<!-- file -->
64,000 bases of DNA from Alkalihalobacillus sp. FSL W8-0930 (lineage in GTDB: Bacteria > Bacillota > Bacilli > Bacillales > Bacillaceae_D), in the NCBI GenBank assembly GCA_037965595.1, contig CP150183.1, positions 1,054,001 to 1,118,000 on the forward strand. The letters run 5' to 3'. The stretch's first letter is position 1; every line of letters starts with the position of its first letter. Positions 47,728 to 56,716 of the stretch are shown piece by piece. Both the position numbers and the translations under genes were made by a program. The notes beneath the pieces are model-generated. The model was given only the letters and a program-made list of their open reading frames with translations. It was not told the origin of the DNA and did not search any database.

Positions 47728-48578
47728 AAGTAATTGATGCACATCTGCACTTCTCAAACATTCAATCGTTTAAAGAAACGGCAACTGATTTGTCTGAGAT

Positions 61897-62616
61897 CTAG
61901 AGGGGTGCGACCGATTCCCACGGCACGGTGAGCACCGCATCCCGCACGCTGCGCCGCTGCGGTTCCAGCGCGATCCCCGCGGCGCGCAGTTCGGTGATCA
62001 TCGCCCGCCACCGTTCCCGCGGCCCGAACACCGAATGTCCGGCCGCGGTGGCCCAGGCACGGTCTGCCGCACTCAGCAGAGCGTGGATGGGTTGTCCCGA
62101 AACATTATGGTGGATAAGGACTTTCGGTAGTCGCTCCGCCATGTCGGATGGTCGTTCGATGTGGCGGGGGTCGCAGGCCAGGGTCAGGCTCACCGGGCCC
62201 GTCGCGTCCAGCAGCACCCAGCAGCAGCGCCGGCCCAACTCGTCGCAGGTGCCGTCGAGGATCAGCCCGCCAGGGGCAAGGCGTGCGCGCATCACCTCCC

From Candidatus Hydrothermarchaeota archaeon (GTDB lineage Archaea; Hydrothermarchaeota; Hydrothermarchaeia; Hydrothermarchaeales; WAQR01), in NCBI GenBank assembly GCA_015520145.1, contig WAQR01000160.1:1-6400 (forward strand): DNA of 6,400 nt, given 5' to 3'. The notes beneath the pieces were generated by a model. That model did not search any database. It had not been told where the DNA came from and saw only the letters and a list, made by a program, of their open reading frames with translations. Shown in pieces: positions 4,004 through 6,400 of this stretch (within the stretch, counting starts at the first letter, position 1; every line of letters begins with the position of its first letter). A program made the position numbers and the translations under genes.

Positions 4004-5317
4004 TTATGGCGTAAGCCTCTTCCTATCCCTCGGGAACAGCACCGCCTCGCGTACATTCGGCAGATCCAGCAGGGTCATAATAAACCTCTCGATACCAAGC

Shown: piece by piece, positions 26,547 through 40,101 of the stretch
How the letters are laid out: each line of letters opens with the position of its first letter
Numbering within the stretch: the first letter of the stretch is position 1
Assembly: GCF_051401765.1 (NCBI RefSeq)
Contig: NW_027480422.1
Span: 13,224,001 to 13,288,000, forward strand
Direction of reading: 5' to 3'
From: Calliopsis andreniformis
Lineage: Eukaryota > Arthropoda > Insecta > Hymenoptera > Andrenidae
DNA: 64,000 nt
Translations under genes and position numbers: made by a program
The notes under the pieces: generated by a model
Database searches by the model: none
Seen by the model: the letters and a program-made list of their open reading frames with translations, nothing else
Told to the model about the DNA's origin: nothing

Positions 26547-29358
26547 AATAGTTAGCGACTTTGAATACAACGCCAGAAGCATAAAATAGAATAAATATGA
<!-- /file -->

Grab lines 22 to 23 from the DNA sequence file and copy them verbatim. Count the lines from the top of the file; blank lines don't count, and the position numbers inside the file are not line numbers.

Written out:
DNA: 64,000 nt
Translations under genes and position numbers: made by a program